September 26, 2006
Latinos recently spoke out for immigrant rights, as well as against the Iraq War and other vital issues, at a historic conference.
In early September in Los Angeles, Latino and Latina political leaders from across the nation met at a four-day conference to discuss social, economic and political issues. It was the first gathering of its kind since 1977.
Known as the National Latino Congreso, the conference was born following the protest marches last spring against the House bill that would criminalize undocumented immigrants.
The gathering brought together more than 1,000 leaders from progressive grassroots organizations, civil rights and immigrant rights groups, as well as religious, labor and political organizations.
Those attending included high-profile leaders like Dolores Huerta -- who, with Cesar Chavez, co-founded the United Farm Workers Union -- and Los Angeles Mayor Antonio Villaraigosa.
Also attending were lesser-known leaders, like Angela Sanbrano, one of the key organizers of the immigrant rights movement and president of the National Alliance of Latin American and Caribbean Communities.
The organizers of the Congreso offered three fundamental reasons for convening it: (1) To debate tactics and strategies essential to maximize Latino electoral success in the forthcoming election, (2) to build unity among U.S.-born Latino and immigrant leadership necessary to strengthen the immigrant rights movement and (3) to prepare Latinos for local, state, and national political leadership in the 21st century.
But the Congreso did not shy away from other issues. It passed resolutions endorsing equality for gays and lesbians, including same-sex marriage, advocating universal health care regardless of immigration status, denouncing racial profiling of blacks and Latinos, supporting environmental justice and opposing the war in Iraq.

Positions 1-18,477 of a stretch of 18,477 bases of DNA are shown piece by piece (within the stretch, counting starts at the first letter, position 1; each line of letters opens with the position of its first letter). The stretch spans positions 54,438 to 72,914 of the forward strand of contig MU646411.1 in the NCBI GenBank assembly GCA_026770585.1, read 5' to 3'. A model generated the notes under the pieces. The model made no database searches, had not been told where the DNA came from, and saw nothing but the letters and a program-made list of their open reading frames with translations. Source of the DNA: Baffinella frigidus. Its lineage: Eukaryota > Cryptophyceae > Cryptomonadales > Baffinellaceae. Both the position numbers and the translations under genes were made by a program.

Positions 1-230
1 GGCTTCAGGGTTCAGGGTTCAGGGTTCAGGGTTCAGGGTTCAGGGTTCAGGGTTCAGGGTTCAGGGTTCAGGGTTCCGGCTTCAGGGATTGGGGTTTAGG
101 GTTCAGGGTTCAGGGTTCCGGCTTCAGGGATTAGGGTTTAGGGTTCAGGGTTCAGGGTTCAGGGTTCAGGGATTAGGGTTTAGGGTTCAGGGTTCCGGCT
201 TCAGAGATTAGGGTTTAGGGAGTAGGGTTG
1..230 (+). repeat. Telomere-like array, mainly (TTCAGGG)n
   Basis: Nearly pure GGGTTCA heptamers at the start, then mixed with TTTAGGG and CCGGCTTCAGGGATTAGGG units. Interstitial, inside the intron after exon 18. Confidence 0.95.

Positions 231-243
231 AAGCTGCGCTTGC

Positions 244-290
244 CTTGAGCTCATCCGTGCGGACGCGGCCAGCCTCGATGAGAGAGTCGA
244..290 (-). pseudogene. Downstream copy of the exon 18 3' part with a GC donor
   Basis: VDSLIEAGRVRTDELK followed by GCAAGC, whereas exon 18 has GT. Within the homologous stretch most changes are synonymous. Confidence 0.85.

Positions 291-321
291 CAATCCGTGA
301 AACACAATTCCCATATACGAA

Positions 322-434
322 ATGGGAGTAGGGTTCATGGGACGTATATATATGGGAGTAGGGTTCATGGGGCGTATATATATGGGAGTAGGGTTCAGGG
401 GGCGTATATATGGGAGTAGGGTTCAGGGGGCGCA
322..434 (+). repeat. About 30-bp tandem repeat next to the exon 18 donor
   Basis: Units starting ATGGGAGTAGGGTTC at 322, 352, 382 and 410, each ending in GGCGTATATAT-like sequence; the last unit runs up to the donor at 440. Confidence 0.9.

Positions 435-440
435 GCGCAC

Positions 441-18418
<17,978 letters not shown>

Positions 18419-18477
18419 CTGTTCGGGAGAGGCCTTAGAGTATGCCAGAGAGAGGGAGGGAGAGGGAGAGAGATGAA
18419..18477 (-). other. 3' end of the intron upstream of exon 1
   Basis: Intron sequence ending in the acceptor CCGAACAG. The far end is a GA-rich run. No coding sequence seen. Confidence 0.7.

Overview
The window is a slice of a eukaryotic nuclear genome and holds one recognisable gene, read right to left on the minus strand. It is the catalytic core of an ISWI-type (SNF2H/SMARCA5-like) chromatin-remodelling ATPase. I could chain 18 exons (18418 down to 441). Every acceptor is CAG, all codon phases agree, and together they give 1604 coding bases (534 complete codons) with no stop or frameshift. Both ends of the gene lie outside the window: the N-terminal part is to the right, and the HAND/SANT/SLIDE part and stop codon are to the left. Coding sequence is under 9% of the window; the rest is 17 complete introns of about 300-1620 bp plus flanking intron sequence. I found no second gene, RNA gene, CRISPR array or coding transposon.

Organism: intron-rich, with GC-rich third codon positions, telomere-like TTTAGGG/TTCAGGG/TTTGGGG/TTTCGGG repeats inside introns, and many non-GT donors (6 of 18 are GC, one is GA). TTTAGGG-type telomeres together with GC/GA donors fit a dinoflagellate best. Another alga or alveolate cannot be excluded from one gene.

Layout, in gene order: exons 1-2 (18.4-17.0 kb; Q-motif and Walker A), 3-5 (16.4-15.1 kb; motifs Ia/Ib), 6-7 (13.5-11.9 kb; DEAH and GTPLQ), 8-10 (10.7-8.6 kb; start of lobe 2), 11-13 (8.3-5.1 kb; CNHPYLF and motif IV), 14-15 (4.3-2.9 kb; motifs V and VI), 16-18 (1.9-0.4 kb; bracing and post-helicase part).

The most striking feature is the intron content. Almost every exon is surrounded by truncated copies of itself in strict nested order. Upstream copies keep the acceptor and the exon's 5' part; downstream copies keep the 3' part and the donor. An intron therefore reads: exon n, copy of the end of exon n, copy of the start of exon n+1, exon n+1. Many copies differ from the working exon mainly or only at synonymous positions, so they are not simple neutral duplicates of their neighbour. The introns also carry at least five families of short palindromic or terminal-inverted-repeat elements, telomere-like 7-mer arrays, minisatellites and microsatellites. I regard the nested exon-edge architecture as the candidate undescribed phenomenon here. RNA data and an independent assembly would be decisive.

Rosalio Muñoz, the coordinator for Latinos for Peace and one of the leaders of the 1970 Chicano Moratorium Against the War in Vietnam, introduced the Iraq War resolution. It called for the immediate withdrawal of U.S. troops from Iraq. It also asked the Latino Congreso to exert pressure on Latino elected representatives in the U.S. Congress to speak out against the war and support legislation aimed at bringing the troops home.
Until now, the Congressional Hispanic Caucus has not taken a stand against the war. This despite a recent Pew Research Center poll that indicated 51 percent of U.S. Latinos opposed the war, and only 37 percent favored troops staying on. By comparison, Americans as a whole are only 41 percent in favor of immediate withdrawal and 54 percent in favor of staying.
The Latino Congreso now has the responsibility to exert pressure on the Congressional Hispanic Caucus to take a strong stance against the war. If it does not, then the Congreso will simply end up being just another conference that passes resolutions but does not follow up with action.
It must take the lead of activist elders like Dolores Huerta, Soledad "Chole" Alatorre and the younger immigrant rights leaders, like Angela Sanbrano, Maricela Garcia and Emma Lozano, who spoke at the Congreso and demanded accountability from our elected officials.
Carlos Muñoz Jr. is professor emeritus at the University of California, and an activist in the peace and immigrant rights movements. He can be reached at firstname.lastname@example.org.